Last month, the City of Madison’s common council advanced an ordinance that would place tighter regulations on short-term tourist rentals like Airbnb operations.
Part of that ordinance would have required short-term rental operators to “identify all guests and provide for the make, model, and license plate number” of any car associated with said guests.
But, Alder Arvina Martin, the lead sponsor of the ordinance, says the City is backing down from certain regulations following pressure from Airbnb hosts during a public hearing last month.
“We got responses that people were uncomfortable submitting information regarding their guests’ home addresses, license plates, and any kind of identifying information to the City,” Martin says.
“We listened to that and thought that the point was well-founded, and then we decided to take most of that out. The only thing that we are asking for then is the name of the person who reserved the room or space, and then their choice of contact information, whether it’s a mailing address, email, or phone number.”
Sam Randall, an Airbnb spokesperson, says the platform believes these changes still go too far.
“Although this is a move in the right direction, this ordinance would still impose rules that violate the privacy of guests who rely on home sharing to affordably travel to Madison,” Randall says. “If passed, the ordinance would both stifle the earning power of Madison residents and limit travel options for those looking to visit the city.”
Last month, Airbnb sent Madison hosts an email encouraging them to attend the City’s Plan Commission meeting and oppose the ordinance. The platform also gave hosts access to a form letter arguing against the requirements.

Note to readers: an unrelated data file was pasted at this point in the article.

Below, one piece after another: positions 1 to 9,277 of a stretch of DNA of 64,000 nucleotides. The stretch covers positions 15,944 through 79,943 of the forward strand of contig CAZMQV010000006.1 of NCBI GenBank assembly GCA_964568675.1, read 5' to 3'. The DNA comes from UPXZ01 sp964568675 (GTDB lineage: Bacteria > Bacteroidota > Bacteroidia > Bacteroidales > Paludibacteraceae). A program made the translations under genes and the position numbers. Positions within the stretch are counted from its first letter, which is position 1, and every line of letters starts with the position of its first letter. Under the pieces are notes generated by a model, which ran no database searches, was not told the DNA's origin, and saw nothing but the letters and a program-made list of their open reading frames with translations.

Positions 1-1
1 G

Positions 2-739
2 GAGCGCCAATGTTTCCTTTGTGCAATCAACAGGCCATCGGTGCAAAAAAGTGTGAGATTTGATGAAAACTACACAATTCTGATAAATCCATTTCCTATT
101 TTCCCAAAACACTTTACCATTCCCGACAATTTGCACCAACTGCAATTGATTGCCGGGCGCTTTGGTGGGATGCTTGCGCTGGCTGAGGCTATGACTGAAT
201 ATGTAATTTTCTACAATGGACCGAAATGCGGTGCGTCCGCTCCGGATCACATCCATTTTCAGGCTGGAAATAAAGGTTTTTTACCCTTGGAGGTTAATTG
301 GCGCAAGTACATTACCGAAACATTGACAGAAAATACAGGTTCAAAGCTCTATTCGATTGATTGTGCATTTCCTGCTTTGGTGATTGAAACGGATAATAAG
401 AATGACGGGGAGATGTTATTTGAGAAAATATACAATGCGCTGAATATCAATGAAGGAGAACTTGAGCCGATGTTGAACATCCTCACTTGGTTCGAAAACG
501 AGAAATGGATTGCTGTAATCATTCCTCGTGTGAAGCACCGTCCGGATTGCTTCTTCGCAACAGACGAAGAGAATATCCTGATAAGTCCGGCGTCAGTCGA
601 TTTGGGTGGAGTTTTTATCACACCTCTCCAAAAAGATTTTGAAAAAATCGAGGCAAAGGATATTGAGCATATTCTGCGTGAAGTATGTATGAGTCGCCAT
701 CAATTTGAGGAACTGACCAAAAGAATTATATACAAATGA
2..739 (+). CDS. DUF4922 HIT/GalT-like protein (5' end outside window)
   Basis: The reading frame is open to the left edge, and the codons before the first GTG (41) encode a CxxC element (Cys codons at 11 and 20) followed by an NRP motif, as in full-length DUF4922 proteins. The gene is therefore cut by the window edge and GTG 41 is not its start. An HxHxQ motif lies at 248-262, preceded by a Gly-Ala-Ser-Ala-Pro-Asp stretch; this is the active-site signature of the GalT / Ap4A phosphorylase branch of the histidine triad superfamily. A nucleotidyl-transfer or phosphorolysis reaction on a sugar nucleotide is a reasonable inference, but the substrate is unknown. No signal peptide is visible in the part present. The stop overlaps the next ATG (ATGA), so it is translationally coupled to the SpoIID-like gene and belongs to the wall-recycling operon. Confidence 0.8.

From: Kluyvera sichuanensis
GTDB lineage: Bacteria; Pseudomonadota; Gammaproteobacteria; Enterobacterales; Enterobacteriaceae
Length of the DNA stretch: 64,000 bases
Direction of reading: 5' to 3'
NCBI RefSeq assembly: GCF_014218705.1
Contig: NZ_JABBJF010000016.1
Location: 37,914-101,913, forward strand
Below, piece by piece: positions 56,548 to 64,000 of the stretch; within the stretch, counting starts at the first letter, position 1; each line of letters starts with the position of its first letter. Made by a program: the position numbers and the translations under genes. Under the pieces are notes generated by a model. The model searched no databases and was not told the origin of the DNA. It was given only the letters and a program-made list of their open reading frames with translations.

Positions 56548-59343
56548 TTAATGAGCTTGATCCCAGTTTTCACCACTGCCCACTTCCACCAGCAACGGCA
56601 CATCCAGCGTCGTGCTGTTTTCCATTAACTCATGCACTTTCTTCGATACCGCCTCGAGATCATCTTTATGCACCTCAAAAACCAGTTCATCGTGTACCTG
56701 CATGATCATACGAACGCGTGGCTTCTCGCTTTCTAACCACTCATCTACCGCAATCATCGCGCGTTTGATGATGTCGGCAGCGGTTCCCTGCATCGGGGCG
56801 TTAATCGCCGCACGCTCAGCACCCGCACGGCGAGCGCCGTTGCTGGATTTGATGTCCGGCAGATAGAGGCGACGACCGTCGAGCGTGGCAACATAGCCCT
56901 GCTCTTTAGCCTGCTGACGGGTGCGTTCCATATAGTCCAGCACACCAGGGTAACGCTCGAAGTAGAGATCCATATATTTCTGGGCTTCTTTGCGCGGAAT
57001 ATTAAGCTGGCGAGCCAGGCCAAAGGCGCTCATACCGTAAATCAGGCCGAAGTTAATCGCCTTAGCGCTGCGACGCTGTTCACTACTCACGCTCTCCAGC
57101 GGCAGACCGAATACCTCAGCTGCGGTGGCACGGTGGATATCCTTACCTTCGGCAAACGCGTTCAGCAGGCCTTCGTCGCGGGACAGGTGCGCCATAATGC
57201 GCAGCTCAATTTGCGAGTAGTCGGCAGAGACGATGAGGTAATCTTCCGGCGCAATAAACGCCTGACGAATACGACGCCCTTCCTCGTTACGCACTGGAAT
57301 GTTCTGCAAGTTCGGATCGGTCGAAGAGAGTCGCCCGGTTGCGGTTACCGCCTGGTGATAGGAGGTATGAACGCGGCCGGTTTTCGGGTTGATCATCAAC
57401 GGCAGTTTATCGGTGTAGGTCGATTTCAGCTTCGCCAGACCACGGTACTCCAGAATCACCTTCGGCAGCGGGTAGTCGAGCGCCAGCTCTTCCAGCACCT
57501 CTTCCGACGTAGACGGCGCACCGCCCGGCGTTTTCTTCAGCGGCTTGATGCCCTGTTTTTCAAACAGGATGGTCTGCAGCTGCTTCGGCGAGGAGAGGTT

Ulrik Binzer is the founder and CEO of Host Compliance, a Seattle-based company that has worked with Madison since 2017 to locate and identify unlicensed short-term rental units in the city.
Binzer says the form letter Madison hosts received is part of a broader playbook the company is currently using to oppose similar measures in Michigan, Georgia, Virginia, and Florida.
When a local government does pass an ordinance regulating Airbnb, the platform retaliates.
“The first thing they do is threaten to sue,” Binzer says.
“So, they will basically say [they] find [the ordinance] is a violation of whatever rule they can come up with, and sometimes they have to go all the way back to the Constitution or the Communications Decency Act and in many cases the city council will now back down because they’re a small town and can’t afford to litigate this stuff. So, they’ll come up with some less strict rules and Airbnb wins.”
If the threat of a lawsuit doesn’t work, Airbnb will sponsor ballot initiatives opposing regulations before filing litigation against an ordinance.
But, with the company’s initial public offering set for later this year, Binzer says Airbnb has opened fewer lawsuits in recent years; instead, the company will attempt to prevent local regulations entirely by lobbying state lawmakers to craft their own, less restrictive legislation.
“When they see that city regulations don’t go their way, what they do is they try to essentially escalate it to the state level,” Binzer says.
“What they then do is they will go typically to rural state legislators and get them to propose [a] state preemption law that basically takes away local governments’ ability to regulate short-term rentals. They will do it under the premise of protecting property rights and basically saying that these city people are just against property rights and [that] the state will crack down on this.”
The City’s Plan Commission is currently holding another public hearing on the ordinance at the City-County Building, Room 201.
If the full city council adopts the ordinance, it would go into effect on April 15th and hosts would need to have operating permits in place by July 1st.